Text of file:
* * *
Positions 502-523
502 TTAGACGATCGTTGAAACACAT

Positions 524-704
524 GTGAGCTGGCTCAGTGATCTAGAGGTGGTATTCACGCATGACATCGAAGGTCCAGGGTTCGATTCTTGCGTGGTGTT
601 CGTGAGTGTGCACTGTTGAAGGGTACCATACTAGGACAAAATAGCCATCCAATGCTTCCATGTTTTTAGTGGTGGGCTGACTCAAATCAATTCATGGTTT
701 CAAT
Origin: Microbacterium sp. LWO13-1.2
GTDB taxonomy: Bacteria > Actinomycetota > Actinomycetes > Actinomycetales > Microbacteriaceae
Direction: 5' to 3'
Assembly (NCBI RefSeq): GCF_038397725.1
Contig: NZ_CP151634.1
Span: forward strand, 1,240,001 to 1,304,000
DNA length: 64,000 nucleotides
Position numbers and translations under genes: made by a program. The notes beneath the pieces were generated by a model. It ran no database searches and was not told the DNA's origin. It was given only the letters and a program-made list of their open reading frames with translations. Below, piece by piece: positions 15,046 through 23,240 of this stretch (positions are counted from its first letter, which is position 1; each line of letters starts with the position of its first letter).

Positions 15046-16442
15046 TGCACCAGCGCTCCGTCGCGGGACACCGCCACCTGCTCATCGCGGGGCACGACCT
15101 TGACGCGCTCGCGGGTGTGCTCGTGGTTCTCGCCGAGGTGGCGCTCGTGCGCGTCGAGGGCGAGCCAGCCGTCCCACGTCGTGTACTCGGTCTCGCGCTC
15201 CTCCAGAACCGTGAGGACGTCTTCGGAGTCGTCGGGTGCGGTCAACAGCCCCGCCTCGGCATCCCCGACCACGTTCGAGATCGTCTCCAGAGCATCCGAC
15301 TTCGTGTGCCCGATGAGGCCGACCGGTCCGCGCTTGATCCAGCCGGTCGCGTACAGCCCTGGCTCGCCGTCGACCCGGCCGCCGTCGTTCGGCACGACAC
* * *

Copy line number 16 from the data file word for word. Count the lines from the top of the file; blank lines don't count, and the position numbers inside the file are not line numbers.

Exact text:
15046 TGCACCAGCGCTCCGTCGCGGGACACCGCCACCTGCTCATCGCGGGGCACGACCT